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Cycling in the Broads

Broads top 5 cycle rides

Peter Howe, owner of Broadland Cycle Hire, one of the leading cycle hire operators on the Norfolk Broads, gives us his favourite cycle rides...

On the Broads I believe in slooooow cycling where you don't need speedometers, calorie counters, lycra or sweat! To cycle slooooowly you don't have to get your head down and speed along - you just sit upright and pootle along at whatever speed is good for you, and in whatever you happen to be wearing that day. Just cruising around means you can have a chat with other plodders and simply enjoy the ride!

Meandering through the Broads countryside on a slooooow cycle ride is not only relaxing but is also a great way to get to see the wildlife and to connect with the natural environment.

Here are five of my favourite cycles...

Broads by Cycle

Hoveton – visiting Neatishead, Barton Turf and Horning

Wroxham Barns

A pleasant ride along quiet country lanes starting from the cycle hire centre at BeWILDerwood, or in Horning where there is car parking. The route passes through the picturesque Broads villages of Neatishead and Barton Turf.

Refreshments are available at Neatishead at the White Horse pub or the community owned village shop. Nearby there is also access to the boardwalk and viewing platform at Barton Broad, one of the Broads Authority's flagship projects for improving water quality in the Broads.

You will pass the Radar Museum, Hoveton Hall Gardens and Wroxham Barns (above). This route also provides access to the Bure Valley cycle path to Aylsham.

Take a look at the route.

Stalham – visiting Ingham, Honing and Worstead

Museum of the Broads

A longer ride, with a variety of potential starting points, along quiet country lanes apart from a short section through Stalham.

This ride takes in some of the most peaceful and least explored parts of the Broads, including an off-road section of the Weavers Way long distance path offering the opportunity to visit the only lock in the Broads at Honing, together with the traditional weaving village of Worstead. You can also visit the Museum of the Broads (above) from this route, at Stalham Staithe.

Take a look at the route.

Clippesby – visiting Potter Heigham, How Hill, and Ludham

St Benets Abbey

A medium length ride along quiet country lanes, ideal for a family picnic, starting at Clippesby Hall or Ludham Bridge. Starting from Clippesby, the route crosses the River Thurne at Potter Heigham, a traditional and busy Broads boating centre, but then takes you into the peaceful countryside around How Hill nature reserve, managed by the Broads Authority. An ideal picnic site, there are also walking trails and boat trips (April to October), and a museum in Toad Hole Cottage. An optional spur leads to the historic ruins of St. Benet's Abbey (above) on the River Bure.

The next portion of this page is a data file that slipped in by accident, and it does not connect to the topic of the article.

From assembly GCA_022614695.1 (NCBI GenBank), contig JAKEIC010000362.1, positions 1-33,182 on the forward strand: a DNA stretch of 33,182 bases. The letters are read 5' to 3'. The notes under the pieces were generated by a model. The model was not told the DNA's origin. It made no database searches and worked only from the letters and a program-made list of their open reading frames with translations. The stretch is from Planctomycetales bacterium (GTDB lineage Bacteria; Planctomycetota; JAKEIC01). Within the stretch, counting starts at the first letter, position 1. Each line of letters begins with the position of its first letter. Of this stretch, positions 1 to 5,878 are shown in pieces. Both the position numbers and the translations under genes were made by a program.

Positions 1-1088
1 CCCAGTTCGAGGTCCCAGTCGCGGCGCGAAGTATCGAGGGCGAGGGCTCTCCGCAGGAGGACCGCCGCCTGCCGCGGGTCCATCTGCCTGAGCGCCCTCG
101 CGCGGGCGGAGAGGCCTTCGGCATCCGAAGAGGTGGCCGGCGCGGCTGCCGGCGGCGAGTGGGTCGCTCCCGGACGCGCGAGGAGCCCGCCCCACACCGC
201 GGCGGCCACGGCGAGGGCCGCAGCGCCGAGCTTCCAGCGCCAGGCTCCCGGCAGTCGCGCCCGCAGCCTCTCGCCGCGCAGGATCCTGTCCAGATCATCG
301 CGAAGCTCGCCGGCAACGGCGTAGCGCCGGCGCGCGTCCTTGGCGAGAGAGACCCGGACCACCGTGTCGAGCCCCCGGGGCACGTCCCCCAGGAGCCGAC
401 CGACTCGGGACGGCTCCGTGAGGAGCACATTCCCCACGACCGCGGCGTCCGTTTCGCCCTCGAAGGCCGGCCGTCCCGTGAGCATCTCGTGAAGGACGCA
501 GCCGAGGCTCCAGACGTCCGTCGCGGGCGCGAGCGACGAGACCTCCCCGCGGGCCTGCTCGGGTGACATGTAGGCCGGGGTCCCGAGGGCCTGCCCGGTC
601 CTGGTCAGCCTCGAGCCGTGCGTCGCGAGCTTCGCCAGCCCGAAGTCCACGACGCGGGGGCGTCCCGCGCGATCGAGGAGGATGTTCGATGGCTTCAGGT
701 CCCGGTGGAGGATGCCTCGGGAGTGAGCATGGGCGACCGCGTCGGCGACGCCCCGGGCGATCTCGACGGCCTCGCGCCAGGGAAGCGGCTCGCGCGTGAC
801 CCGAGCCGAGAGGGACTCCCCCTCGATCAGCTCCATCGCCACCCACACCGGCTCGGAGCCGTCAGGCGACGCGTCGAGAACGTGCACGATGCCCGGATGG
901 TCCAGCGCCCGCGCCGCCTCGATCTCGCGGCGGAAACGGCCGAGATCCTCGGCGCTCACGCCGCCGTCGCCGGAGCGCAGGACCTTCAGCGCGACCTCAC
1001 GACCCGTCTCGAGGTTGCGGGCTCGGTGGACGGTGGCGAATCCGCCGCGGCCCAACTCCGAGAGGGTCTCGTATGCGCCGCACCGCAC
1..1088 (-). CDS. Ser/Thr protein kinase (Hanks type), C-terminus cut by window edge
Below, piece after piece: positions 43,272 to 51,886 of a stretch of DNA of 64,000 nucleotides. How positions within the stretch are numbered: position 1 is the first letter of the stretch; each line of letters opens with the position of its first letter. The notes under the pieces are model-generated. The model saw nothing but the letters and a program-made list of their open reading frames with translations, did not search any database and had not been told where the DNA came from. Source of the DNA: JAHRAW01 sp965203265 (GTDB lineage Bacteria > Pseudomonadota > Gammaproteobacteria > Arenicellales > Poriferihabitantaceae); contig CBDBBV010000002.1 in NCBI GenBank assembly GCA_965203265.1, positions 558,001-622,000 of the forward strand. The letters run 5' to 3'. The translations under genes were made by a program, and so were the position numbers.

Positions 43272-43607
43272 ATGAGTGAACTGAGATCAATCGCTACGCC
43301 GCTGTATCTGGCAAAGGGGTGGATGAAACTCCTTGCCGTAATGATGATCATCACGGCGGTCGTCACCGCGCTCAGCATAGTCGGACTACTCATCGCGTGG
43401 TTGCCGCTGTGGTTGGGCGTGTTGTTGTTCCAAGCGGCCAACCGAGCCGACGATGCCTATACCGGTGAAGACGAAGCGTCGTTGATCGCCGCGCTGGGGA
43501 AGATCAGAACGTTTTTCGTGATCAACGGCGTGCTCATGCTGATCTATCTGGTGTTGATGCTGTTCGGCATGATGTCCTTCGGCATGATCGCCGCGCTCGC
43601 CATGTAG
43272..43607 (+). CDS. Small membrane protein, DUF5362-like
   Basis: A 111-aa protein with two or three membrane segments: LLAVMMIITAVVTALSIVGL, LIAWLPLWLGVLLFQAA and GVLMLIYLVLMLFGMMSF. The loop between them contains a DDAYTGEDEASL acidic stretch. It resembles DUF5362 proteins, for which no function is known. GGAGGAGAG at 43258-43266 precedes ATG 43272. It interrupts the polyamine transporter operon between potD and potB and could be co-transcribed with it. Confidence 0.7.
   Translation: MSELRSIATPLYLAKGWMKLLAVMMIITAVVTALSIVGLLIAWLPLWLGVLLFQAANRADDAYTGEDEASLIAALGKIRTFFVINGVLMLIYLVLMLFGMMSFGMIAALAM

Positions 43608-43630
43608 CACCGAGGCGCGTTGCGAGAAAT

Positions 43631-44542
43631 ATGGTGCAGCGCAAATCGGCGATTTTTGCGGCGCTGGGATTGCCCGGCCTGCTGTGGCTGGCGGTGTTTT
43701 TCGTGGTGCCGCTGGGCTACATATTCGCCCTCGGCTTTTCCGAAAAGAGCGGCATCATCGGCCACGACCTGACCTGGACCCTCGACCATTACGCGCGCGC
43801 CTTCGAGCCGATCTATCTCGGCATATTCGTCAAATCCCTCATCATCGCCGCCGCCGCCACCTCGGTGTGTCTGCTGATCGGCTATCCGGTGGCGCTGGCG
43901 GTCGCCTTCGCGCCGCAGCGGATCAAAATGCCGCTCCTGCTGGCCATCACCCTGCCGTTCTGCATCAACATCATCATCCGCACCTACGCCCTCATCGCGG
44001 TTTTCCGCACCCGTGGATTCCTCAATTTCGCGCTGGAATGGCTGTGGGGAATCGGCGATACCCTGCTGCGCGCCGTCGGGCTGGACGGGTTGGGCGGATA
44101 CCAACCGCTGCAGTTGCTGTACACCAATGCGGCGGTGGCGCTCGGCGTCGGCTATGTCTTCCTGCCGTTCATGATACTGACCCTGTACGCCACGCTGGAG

Car parking is available with permission at Clippesby Hall cycle centre and coffee shop, in Ludham, and at Ludham Bridge.

Take a look at the route.

Martham – visiting Thurne, Rollesby, and West Somerton


This is a longer ride with some sections on slightly busier roads, so potentially unsuitable for younger children.

It is an ideal ride to explore some of the many interesting churches to be seen in the Broads, with the route including those at Thurne, Repps, Martham, Somerton, Rollesby, and Clippesby. There are plenty of places to stop for refreshment and so it is an ideal all-day ride, with public car parking available at Thurne (above), and cycle hire available from Clippesby Hall.

Take a look at the route.

The Bure Valley Path and Coltishall


This is an easy 8 mile ride to the river at Coltishall Common, where you can watch the boats, feed the ducks, and sip a refreshing drink in one of the two riverside pubs – The King's Head and The Rising Sun. Further along in to the village is the Café called A Piece of Cake which is well worth a visit. The route also takes in a section of the Bure Valley Cycle Path, and you can extend your ride by going further along the path, even as far as Aylsham (9 miles). You can start the route in Hoveton where there is plenty of car parking at the Bure Valley Railway station or from the cycle hire centre at BeWILDerwood.

On the route you can also stop for an ice cream or a cream tea at Wroxham Barns and visit its local craft shops. Hoveton Hall Gardens is en route where you can enjoy light refreshments and a walk to the stunning lakeside gardens. (NB The Gardens are only open in May and June). Hoveton St. Peter Church, built in 1624, and slightly further down the lane from the Gardens, is also well worth a visit.

This is a really gentle ride for the inexperienced cyclist, with lots to see along the way.

Take a look at the route.